I’m winding up a wagon-load of work on Paradox’s Stellaris. This is about what I wrote, and what I learnt while I was writing it.
Paradox gave me a very open brief, but stories of unwise trespass and cosmic horror are what I’m known for – and that’s what I saw people anticipating in the comments here. So I’ve gone full-on space-ghost-story – Event Horizon meets the Twilight Zone.
They did, however, ask me to do a linked series of events, and I can see why – even though Stellaris thrives on a healthy mesh of little unrelated events that you encounter some of on each playthrough. There is so much content in the game that adding a three dozen more beans to the stew wouldn’t make much odds, whereas adding, as it were, a rich and spicy sausage is something you’ll notice. So it’s a substantial sausage – an interactive novelette in size.
Here’s some things I found useful when I was putting it together.
1. If a narrative event runs as an interrupt, make sure the first sentence is a grabber. When you’re playing Stellaris, you spend much of your time with the (real-time) game running at high speed, mentally juggling multiple goals, waiting for a planet to get colonised or a fleet to reach its destination. If a window pops up to say SOMETHING SOMETHING FLAVOUR, it’s immediately tempting to mouse over the reward and click ‘OK’ without following the detail. The first sentence needs to justify its presence – give the player a cue for urgency (‘EVERYTHING IS ON FIRE on Pharos III’), for exaample, or just a strong image. I like the intro for one of the vanilla events in Stellaris: “Immense, ragged planes of shadow drift across Pharos II’s face.” Concrete, intriguing, unfussy.
2. Choices engage attention. Much more simply, when that text event pops up, if there are two choices whose outcome isn’t immediately obvious, that will slow you the hell down and encourage you to engage. One-button click-to-advance is a billboard by the road – it might catch your attention, but it’s telling you it’s disposable. Two buttons, though, is a fork in the road.
3. People forget… especially in strategy games. Once again, it’s worth pointing out that when someone is playing a strategy game, especially a 4x, their brain is busy.
The fundamental problem with 4x games is that constant feeling of ‘what did I come upstairs for anyway’ all the time
— Alexis Kennedy (@alexiskennedy) August 26, 2016
Players rarely remember as much of the copy or the story as game writers want them to. We have to review, gloss, repeat in different formulations. It can feel patronising to say ‘Pharos III, where the asteroid hit the nun that one time’, but the player might have forgotten all about that nun. They will likely welcome a quick reminder; and this will also often give them the reason to care from (1).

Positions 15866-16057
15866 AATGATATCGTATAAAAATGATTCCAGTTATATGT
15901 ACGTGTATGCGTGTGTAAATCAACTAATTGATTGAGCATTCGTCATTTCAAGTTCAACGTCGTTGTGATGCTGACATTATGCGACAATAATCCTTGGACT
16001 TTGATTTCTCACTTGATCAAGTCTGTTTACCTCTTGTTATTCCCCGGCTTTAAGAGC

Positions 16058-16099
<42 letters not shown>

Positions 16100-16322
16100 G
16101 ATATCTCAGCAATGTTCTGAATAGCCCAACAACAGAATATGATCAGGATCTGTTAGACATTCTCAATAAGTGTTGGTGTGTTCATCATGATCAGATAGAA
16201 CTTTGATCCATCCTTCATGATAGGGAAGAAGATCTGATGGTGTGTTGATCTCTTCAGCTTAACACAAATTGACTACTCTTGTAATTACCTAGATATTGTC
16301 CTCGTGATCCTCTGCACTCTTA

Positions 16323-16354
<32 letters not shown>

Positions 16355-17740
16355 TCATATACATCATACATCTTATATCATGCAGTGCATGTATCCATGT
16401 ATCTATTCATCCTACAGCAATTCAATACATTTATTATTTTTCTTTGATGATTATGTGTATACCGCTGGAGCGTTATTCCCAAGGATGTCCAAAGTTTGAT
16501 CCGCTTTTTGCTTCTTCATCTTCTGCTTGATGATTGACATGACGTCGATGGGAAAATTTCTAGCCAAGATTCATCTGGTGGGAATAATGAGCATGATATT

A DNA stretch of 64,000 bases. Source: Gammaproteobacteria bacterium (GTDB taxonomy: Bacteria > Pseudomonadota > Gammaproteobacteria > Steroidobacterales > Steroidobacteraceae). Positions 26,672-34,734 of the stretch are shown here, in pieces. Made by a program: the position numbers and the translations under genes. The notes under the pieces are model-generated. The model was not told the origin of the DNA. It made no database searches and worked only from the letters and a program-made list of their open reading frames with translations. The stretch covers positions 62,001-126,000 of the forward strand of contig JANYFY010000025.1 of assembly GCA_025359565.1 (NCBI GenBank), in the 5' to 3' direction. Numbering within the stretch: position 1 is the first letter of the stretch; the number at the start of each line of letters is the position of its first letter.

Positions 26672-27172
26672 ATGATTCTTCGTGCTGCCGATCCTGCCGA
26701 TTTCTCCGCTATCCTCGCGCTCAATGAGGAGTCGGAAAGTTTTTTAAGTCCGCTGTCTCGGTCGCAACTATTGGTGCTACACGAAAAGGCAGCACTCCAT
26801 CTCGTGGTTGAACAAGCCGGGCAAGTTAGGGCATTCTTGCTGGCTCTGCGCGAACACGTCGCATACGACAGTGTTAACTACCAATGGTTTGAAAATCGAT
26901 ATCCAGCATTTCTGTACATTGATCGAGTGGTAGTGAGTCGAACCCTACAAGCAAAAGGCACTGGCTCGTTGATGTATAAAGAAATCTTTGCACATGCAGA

4. If you’re working with an unfamiliar toolset, double your time estimates, right out of the gate. I stumbled a bit on my initial estimates for Stellaris, because I was so used to writing so fast in the Failbetter CMS; I knew there’d be spin-up time, but it was a little worse than I expected. It’s not just the technology (and I had a very helpful in-house expert); it’s the whole concept, the approach, the conventions. It’s easy to underestimate what you don’t know. Fortunately, I didn’t get much behind, because
5. There’s no substitute for familiarity with the game. I’ve got 75 hours in Stellaris, and it made all the difference, especially with the last point. I’ve been on both sides of this fence, as both client and contractor. I know now that decent familiarity can’t be faked. I know too that hiring people who know and like your game is a big deal. It’s not a substitute for competence, but it means they get it, it means they’ll take much less prep, and it means there’s a good chance they actually want to work for you and aren’t just filling in time between deadlines.
6. Beg, borrow or build characters. I said in my previous post that it was hard to write a story with no characters. Of course that was shorthand. There are characters in Stellaris, or things that perform those functions – the player / their empire, rival empires, free-floating space beasties. But they don’t have distinct motives and arcs in smaller stories.
But Stellaris does have named leaders with quirks. They’re more like equippable items than characters, but wherever I could, I made one into a mini-protagonist or antagonist. Clausewitz, the Paradox scripting engine, is sophisticated enough to support this (and it isn’t a novel approach – original Stellaris did similar things sometimes too.) This immediately gives the narrative, however short, someone to hinge around.
7. Name meaningful names. So you’ve got three hundred words, split into several chunks over time to tell a story about the discovery of a mysterious alien corpse. The player will be switching between this and other stories, and the primary game. How do you help them keep track of what was going on?
Well, one thing: for God’s sake don’t keep referring to ‘the mysterious alien corpse’ if you can help it. It’s vague, it’s clumsy and it pumps your word count up needlessly. Sometimes you just have to (see point 3: people forget) but wherever possible, find a label that will stick.
I tend to prefer evocative real words or phrases. The corpse I put in Stellaris, for instance, is the Messenger. You can overdo this (and I have overdone it sometimes), and invented words, especially if they have some aesthetic or etymological relevance, are fine – like the Cybrex in vanilla Stellaris, or peligin [from pelagic/fuligin] in Sunless Sea. But this is the first work I’ve done that’s going to be localised, and I didn’t want to make life any harder for the translators than necessary.
So I favoured poetry over neology: the Coils of God, the Horizon Signal, the Worm-in-Waiting. I’m reasonably confident those phrases will be memorable.